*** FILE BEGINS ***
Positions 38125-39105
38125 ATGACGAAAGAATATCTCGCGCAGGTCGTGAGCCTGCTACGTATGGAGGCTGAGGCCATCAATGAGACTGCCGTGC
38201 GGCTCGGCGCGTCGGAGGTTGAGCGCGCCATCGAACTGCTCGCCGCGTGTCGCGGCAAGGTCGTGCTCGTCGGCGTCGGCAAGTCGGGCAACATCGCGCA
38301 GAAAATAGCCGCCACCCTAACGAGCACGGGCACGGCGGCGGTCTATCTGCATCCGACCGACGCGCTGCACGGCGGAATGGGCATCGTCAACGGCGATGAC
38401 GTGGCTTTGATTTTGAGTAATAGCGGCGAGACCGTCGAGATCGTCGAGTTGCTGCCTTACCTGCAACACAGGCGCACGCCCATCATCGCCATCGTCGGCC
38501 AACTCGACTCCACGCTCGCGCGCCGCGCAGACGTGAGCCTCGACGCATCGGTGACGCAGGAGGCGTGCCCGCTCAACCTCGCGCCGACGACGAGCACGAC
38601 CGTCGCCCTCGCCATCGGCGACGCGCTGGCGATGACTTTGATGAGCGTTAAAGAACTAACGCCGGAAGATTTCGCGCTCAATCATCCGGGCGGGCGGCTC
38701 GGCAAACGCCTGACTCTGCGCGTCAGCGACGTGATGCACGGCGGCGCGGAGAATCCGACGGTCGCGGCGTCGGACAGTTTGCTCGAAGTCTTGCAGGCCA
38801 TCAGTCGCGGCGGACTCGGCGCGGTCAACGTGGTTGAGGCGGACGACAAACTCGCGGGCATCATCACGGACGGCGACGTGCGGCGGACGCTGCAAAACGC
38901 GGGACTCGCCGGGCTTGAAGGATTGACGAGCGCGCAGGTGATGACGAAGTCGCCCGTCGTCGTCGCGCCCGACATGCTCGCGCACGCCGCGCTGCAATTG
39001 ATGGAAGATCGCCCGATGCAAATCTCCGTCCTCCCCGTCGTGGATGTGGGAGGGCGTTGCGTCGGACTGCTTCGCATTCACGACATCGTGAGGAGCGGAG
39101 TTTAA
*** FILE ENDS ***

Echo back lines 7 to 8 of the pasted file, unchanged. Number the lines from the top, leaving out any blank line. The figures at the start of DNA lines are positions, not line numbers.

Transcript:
38601 CGTCGCCCTCGCCATCGGCGACGCGCTGGCGATGACTTTGATGAGCGTTAAAGAACTAACGCCGGAAGATTTCGCGCTCAATCATCCGGGCGGGCGGCTC
38701 GGCAAACGCCTGACTCTGCGCGTCAGCGACGTGATGCACGGCGGCGCGGAGAATCCGACGGTCGCGGCGTCGGACAGTTTGCTCGAAGTCTTGCAGGCCA